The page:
Answers to St. Patrick’s Day Quiz

If you received a quiz and were wondering about the answers, here you are!
1. St. Patrick was born in:
a. Ireland
b. Britain
c. Antarctica

2. St. Patrick died in:
a. 289 BC
b. 460 AD
c. 1945 AD

3. At the age of 16, St. Patrick:
a. Joined the Norwegian army;
b. Was captured by Irish raiders;
c. Got his driver’s license;

4. At age 22, St. Patrick:
a. Got married;
b. Escaped to Britain from Ireland;
c. Became a Roman senator;

5. Of his religious upbringing, St. Patrick said:
a. “I was better than others”;
b. “I knew not the true God”;
c. “I never sinned”;

6. St. Patrick vowed to never return to Ireland but changed his mind. Why?
a. Could you repeat the question;
b. Had a vision of people begging him to return;
c. He got tired of British tea;

7. He spent the rest of his life:
a. Running from God;
b. Justifying his self-centered life;
c. Sharing Jesus’ offer of eternal life with the Irish;

Happy St. Patrick’s Day!

Everybody loves St. Patrick’s Day, but how many people really know about the real St. Patrick?  I thought I’d share with you what is known so that your holiday is a little more meaningful.

Patrick was born around 387 in Britain.  His father was a town councilor and his grandfather was a priest, but Patrick was not into God as a young man, in fact, he would later say that he “knew not the true God”.   In 405, at the age of 16, Patrick was captured in a raid by Irish pirates and made a slave.  During this difficult time in his life he turned to the faith he had learned about as a child and was able to bear up under the terrible strain of slavery.  He spent many hours in prayer as he watched over his master’s sheep, and after a dream encouraged him to escape, he did just that.  He successfully escaped roughly 200 miles to the shore and a British ship, which carried him back to his family and Britain.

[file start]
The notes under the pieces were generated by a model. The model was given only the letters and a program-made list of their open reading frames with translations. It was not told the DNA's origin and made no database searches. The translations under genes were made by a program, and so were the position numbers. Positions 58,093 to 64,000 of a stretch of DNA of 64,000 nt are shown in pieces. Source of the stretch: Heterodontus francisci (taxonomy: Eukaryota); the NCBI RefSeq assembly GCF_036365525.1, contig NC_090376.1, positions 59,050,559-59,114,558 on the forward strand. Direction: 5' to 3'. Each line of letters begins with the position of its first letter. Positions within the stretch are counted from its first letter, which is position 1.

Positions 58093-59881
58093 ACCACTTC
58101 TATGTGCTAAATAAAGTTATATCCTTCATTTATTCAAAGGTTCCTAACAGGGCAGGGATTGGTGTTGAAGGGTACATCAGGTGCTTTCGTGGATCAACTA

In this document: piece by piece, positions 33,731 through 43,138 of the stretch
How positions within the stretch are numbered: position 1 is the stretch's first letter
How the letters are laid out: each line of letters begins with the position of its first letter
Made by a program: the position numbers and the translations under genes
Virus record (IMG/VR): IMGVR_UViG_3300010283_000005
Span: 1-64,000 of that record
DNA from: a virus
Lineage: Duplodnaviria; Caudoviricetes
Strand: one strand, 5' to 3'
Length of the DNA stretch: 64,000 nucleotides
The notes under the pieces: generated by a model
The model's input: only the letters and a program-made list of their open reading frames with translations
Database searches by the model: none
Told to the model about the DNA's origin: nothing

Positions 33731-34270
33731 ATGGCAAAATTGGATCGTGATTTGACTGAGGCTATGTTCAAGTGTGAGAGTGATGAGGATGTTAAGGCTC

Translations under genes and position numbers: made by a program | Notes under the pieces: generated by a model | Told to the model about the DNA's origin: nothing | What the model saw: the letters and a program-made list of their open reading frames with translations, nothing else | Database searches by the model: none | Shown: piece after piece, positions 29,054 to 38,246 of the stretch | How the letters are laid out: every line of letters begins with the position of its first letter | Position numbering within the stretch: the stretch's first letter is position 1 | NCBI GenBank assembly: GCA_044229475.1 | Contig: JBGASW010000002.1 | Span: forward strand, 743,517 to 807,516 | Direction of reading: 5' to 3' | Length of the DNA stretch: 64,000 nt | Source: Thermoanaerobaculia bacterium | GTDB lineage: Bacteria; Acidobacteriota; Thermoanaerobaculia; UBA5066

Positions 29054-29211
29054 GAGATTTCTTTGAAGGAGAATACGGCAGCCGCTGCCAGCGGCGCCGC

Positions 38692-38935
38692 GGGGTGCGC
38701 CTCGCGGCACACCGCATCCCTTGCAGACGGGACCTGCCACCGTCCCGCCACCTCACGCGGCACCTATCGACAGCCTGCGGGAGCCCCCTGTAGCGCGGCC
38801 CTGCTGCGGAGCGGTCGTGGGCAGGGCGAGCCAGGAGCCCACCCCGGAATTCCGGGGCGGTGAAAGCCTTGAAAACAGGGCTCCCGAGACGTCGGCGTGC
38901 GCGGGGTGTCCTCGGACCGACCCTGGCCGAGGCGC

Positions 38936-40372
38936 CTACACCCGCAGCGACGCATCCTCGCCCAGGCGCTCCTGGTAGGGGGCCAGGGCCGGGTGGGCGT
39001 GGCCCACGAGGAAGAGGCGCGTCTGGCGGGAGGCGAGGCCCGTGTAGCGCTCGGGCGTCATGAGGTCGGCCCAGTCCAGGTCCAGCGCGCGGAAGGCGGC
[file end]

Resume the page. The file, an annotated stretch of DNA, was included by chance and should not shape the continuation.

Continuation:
In Britain Patrick pursued his new-found faith and became a priest, but never desired to return to Ireland, that is until he became burdened for the people that had once made him a slave.  Braving dangers and threats to his life, Patrick remained committed to his vision to see Ireland converted from paganism.  Eventually, the Irish king, Loegaire, was converted and baptized, and this success led to much of Ireland doing the same.

The legend of Patrick eliminating snakes from Ireland is false but serves as a metaphor for his success in eliminating the piracy and barbarism of pagan Ireland.  It has been argued in a New York Times bestselling book, in fact, that Patrick and the newly-converted Ireland saved civilization.

Patrick’s mission took him across Ireland and led him to plant many churches for the people of Ireland. Monuments still stand to this day commemorating his life.  I’ll leave you with a prayer attributed to St. Patrick, “St Patrick’s Breastplate”. These types of prayers would be written out by people and even put on shields born by soldiers and knights.

“Christ with me,
Christ before me,
Christ behind me,
Christ in me,
Christ beneath me,
Christ above me,
Christ on my right,
Christ on my left,
Christ when I lie down,
Christ when I sit down,
Christ when I arise,
Christ in the heart of every man who thinks of me,
Christ in the mouth of everyone who speaks of me,
Christ in every eye that sees me,
Christ in every ear that hears me.”

Thanks to the following online articles for the information contained in this article: